Companies are being encouraged to push ahead with implementing the London Market Principles (LMP2001), despite worries about costs and underwriters' authority.

The plans to modernise the market and make it a more attractive place to do business were discussed at the International Underwriting Association's (IUA) conference in Gleneagles last week.

Tim Carroll, chairman of the IUA, said: “The process is moving reasonably well and the year end renewals will be the test. By

July 1, major broking houses have indicated they are hoping to place 20% of their business on LMP2001 slips.

“Underwriters are going to be looking at the new slips over the coming weeks. The proof of the pudding is going to be in the eating.”

Willis has indicated it is hoping to place 30% of certain classes of renewals on the slips, which encourage brokers to write down more details of risks before placing them in front of brokers.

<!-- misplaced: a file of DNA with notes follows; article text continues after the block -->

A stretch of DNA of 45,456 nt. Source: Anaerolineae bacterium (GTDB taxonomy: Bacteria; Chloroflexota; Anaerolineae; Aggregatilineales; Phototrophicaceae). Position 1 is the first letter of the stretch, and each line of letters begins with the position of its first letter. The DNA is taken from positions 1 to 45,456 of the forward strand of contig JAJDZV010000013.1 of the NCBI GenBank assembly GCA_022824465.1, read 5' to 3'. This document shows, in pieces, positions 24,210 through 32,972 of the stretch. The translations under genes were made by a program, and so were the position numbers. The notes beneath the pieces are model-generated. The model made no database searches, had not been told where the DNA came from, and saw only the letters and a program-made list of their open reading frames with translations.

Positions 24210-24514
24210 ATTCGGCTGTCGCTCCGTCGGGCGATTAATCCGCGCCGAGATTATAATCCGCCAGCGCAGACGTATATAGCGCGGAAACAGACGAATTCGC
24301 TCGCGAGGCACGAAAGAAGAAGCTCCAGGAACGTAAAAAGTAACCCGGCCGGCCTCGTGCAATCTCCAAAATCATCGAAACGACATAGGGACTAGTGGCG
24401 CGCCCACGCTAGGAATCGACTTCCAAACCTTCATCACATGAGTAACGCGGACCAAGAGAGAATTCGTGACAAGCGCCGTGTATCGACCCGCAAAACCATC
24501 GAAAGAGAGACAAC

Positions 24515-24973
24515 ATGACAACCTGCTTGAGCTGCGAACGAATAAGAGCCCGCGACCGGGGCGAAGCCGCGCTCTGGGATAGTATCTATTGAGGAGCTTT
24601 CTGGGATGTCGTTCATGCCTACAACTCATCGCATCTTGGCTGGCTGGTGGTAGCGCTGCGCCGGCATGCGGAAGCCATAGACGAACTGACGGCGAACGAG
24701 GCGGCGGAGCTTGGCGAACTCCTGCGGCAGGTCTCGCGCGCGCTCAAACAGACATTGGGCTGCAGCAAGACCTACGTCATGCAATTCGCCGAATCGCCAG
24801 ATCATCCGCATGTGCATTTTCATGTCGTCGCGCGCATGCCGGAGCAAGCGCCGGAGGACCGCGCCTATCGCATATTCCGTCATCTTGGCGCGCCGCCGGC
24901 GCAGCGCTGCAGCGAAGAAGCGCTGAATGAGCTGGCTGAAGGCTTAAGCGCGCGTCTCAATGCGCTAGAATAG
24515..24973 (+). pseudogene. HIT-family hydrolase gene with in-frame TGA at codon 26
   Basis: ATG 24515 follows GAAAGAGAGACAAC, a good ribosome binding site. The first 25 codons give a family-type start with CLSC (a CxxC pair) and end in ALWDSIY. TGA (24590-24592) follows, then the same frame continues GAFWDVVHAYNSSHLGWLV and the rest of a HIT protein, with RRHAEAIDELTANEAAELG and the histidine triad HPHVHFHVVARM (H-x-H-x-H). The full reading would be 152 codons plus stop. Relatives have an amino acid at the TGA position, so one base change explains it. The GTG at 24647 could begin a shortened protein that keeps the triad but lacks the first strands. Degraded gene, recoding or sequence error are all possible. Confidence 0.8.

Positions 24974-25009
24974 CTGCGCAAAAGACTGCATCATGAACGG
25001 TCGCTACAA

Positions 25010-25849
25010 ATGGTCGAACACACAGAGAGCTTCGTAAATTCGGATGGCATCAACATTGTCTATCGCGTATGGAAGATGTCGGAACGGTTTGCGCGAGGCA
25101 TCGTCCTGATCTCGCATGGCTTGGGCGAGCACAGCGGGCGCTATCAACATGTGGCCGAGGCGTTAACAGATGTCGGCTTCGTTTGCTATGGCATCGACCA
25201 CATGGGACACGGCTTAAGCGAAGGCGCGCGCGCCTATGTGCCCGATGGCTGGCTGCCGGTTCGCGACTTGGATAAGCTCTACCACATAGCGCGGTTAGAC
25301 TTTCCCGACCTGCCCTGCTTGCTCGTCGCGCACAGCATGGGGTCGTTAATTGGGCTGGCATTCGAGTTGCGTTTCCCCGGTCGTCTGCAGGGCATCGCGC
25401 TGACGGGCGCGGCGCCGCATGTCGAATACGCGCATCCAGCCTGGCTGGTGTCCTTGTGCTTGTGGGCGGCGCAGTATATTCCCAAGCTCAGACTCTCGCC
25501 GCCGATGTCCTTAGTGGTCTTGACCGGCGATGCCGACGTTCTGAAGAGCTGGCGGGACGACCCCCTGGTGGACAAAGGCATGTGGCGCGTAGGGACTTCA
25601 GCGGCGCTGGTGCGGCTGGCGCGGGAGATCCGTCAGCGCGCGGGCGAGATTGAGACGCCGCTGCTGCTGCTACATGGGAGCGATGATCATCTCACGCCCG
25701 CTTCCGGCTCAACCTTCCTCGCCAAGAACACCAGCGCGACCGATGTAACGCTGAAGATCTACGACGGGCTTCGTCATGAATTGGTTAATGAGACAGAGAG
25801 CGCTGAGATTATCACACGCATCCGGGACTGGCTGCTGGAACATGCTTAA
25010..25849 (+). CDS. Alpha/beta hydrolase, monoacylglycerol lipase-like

But over the past few months, the LMP office has given briefings to hundreds of market participants to discuss the reforms and understand their worries.

“We recognise there are issues and would be amazed if people agreed with everything,” said Steven Haasz, programme manager for LMP2001.

“But I would urge everyone to come and speak to us about their concerns and how we can work together to move the reforms forward.

“Yes, it is about promoting a strong overall vision, but even if there are concerns, it is extremely important we move on with the renewals and get our feet wet so that we can identify what works and what needs further improvement.”

He said the main issues raised included the overall co-ordination of all the London Market reforms and communication.

Adrian Ballardie, head of the Technical Underwriting Executive Committee, also emphasised that the committee was working towards change, despite the issues raised.

“It is a kind of reality check,” he said. “Yes, there have been very wide diversions of opinion and we are trying to iron this out.”

Marie-Louise Rossi, chief executive of the IUA, said: “We do not underestimate the work. What we will be looking for within the project office is to develop some branch markets so that the programme leaders can set the pace for those that are following.”